Despite Morocco's commitment to the US, Carter’s administration remained «neutral» on the Sahara conflict

American and Moroccan diplomatic relations were at their lowest during the period between 1977 and 1980. The Jimmy Carter’s administration, the 39th president of the United States, preferred to remain «neutral» regarding the Western Sahara conflict. This was confirmed through documents published by the Office of Historians regarding the 15th of April 1977 meeting (page 368) that brought together Abdelhadi Boutaleb, Morocco’s Ambassador and Secretary of State Cyrus Vance.

During their meeting the two officials discussed the Shaba conflict in Zaire. The Moroccan diplomat explained to his counterpart that Moroccan troops will be sent to the area to support President Mobutu Sese Seko. A step that was meant to save an «ally» that was almost taken over by the Soviet forces.

Vance praised the Kingdom’s contribution to «the promotion of peace in West Africa». However, shaken by the recent war in Vietnam, Washington worked on lowering its interventionist approach. Obviously bothered by Morocco’s intervention, which was committed to face the expansion of the Russian forces in the African continent, the American Secretary of State told Boutaleb that he warned the Russians against creating tension in the region and that he was waiting for the results of his message.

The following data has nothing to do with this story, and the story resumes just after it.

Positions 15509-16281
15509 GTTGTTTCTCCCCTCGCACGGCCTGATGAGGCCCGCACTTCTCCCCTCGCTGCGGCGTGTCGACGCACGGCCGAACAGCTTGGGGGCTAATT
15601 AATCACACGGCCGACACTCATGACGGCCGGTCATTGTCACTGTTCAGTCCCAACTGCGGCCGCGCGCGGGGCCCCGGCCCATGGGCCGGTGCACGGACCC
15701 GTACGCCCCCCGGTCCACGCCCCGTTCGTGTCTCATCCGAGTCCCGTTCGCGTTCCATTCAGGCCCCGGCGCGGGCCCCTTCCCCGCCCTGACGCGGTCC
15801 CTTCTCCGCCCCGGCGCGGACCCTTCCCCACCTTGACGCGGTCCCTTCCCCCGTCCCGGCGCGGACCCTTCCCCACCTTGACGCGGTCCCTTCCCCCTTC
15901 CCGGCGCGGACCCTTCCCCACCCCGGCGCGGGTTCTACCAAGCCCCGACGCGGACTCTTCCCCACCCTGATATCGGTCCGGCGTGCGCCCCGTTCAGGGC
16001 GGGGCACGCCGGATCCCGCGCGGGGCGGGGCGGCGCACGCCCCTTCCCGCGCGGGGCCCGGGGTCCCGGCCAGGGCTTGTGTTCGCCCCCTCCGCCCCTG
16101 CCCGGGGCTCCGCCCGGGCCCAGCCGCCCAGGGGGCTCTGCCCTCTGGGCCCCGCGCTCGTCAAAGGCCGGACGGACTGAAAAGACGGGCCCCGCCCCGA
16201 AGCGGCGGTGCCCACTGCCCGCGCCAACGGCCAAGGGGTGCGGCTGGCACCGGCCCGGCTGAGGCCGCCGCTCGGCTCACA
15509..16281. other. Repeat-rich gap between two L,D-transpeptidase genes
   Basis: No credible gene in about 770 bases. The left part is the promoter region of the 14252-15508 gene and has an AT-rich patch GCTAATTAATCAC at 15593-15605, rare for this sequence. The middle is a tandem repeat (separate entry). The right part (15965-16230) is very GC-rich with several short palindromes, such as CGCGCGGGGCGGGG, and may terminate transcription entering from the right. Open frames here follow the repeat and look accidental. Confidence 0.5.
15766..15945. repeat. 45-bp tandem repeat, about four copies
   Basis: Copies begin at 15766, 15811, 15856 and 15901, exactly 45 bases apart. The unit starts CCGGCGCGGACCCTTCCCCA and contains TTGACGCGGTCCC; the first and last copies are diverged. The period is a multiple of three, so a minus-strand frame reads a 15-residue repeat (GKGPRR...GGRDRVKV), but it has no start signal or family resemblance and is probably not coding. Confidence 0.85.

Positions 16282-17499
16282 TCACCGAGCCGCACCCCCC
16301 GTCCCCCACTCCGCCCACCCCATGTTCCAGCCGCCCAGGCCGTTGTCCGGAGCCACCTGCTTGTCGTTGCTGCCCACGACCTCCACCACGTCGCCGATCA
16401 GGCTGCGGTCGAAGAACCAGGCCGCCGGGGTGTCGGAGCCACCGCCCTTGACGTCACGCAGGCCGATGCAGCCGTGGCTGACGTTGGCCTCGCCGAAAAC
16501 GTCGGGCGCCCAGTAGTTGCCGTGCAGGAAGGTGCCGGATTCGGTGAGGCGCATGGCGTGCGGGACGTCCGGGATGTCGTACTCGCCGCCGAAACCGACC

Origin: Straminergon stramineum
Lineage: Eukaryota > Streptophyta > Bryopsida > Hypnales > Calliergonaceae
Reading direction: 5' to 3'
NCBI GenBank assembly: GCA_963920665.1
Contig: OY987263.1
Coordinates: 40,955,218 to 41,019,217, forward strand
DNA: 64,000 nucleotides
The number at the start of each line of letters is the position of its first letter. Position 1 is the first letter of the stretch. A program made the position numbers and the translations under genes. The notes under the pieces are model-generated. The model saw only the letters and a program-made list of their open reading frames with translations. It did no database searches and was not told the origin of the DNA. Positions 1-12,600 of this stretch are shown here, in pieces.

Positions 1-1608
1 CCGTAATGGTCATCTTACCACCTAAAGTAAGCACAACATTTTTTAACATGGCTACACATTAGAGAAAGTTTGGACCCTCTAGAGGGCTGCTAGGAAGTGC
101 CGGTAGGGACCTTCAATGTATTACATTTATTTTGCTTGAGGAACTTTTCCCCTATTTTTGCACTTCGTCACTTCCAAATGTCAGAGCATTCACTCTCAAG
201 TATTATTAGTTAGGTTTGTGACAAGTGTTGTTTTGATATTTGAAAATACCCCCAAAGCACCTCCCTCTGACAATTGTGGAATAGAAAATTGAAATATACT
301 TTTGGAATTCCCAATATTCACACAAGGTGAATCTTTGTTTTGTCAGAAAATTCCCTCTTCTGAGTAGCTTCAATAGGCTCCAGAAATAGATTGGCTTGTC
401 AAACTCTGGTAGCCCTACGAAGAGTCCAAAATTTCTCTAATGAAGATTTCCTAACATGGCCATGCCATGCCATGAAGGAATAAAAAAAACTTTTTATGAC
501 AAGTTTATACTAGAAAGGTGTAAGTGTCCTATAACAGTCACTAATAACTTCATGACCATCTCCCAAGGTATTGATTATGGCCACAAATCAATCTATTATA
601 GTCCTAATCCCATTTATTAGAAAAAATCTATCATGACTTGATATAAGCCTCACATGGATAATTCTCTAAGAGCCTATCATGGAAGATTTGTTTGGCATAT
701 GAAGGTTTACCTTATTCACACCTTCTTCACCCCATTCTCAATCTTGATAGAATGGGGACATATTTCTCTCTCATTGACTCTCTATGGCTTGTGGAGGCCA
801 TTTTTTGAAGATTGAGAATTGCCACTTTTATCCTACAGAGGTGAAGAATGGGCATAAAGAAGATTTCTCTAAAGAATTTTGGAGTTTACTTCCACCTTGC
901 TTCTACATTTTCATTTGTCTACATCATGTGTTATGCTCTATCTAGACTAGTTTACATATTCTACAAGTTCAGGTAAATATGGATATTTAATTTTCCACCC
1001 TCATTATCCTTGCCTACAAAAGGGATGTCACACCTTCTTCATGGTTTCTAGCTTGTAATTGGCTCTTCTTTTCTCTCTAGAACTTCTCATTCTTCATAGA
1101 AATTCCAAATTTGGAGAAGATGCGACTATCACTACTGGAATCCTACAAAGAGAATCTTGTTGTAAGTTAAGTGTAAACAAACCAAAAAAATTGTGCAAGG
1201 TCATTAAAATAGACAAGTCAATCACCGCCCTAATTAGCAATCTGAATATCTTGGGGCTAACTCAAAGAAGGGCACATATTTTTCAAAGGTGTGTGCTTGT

After Boutaleb, it was Ahmed Osman's turn to fly to Washington

Although communists targeted some African countries, the Moroccan Ambassador was unable to win the American support for the Western Sahara conflict. Vance conveyed to him the «neutrality” of Carters’ administration described by the Office of Historians as such : «The volume documents the Carter administration’s efforts to promote peace and stability in the Maghreb through ( …) serving as an 'honest broker' in the regional dispute over the Western Sahara.»

Six months after this «failure», Prime Minister Ahmed Osman was received by the American president in the White House. Speaking about the same issue discussed earlier by Boutaleb, the head of the government put all his cards on the table trying to link the Soviets, Cubans, Algerians and Angolans’ attempts to destabilize African States allied with the United States. Osman referred to conflicts in Mali, Chad and Niger as examples. «We want the United State to be careful», he told Jimmy Carter.

Overall, Osman was more successful than Ambassador Boutaleb. The president told the Moroccan Prime Minister that he does not share Algerian positions in Africa and the Middle East and welcomed the role played by King Hassan II. Nevertheless, he refrained from addressing the delivery of weapons to the kingdom knowing the dangers facing Mauritania, the weakest link in the Madrid Agreement of November 14, 1975, and the fact that Rabat sent military troops to ensure the security of the Mokhtar Daddah regime.

This neutrality –not to say a political refusal to deliver weapons to Morocco- was reported to Hassan II during his meeting with Jimmy Carter in November 1978.  American weapons were granted to Morocco later on when Ronald Reagan was elected president and Hassan II visited Washington in 1982.